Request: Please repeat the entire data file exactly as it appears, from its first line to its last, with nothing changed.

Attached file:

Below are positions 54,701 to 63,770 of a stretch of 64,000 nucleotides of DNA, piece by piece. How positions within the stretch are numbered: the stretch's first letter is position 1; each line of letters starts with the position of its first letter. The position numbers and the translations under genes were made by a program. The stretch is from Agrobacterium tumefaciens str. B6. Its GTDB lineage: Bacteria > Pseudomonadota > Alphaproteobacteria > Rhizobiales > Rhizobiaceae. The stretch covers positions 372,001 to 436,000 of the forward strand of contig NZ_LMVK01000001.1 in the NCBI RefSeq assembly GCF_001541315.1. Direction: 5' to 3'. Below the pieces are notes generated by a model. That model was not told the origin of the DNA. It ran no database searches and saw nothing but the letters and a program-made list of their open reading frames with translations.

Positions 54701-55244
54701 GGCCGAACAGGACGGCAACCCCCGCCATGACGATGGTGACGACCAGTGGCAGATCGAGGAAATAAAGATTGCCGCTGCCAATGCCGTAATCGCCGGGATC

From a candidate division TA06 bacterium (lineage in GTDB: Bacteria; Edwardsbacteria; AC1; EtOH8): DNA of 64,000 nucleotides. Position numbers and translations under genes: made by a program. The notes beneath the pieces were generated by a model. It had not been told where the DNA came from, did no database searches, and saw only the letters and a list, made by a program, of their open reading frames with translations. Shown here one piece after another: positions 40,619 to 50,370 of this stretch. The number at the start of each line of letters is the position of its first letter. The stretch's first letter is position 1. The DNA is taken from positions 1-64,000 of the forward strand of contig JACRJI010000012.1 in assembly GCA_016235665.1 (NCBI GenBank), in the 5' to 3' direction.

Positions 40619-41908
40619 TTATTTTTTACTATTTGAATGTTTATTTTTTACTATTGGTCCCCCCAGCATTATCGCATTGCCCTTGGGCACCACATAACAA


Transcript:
Below are positions 54,701 to 63,770 of a stretch of 64,000 nucleotides of DNA, piece by piece. How positions within the stretch are numbered: the stretch's first letter is position 1; each line of letters starts with the position of its first letter. The position numbers and the translations under genes were made by a program. The stretch is from Agrobacterium tumefaciens str. B6. Its GTDB lineage: Bacteria > Pseudomonadota > Alphaproteobacteria > Rhizobiales > Rhizobiaceae. The stretch covers positions 372,001 to 436,000 of the forward strand of contig NZ_LMVK01000001.1 in the NCBI RefSeq assembly GCF_001541315.1. Direction: 5' to 3'. Below the pieces are notes generated by a model. That model was not told the origin of the DNA. It ran no database searches and saw nothing but the letters and a program-made list of their open reading frames with translations.

Positions 54701-55244
54701 GGCCGAACAGGACGGCAACCCCCGCCATGACGATGGTGACGACCAGTGGCAGATCGAGGAAATAAAGATTGCCGCTGCCAATGCCGTAATCGCCGGGATC

From a candidate division TA06 bacterium (lineage in GTDB: Bacteria; Edwardsbacteria; AC1; EtOH8): DNA of 64,000 nucleotides. Position numbers and translations under genes: made by a program. The notes beneath the pieces were generated by a model. It had not been told where the DNA came from, did no database searches, and saw only the letters and a list, made by a program, of their open reading frames with translations. Shown here one piece after another: positions 40,619 to 50,370 of this stretch. The number at the start of each line of letters is the position of its first letter. The stretch's first letter is position 1. The DNA is taken from positions 1-64,000 of the forward strand of contig JACRJI010000012.1 in assembly GCA_016235665.1 (NCBI GenBank), in the 5' to 3' direction.

Positions 40619-41908
40619 TTATTTTTTACTATTTGAATGTTTATTTTTTACTATTGGTCCCCCCAGCATTATCGCATTGCCCTTGGGCACCACATAACAA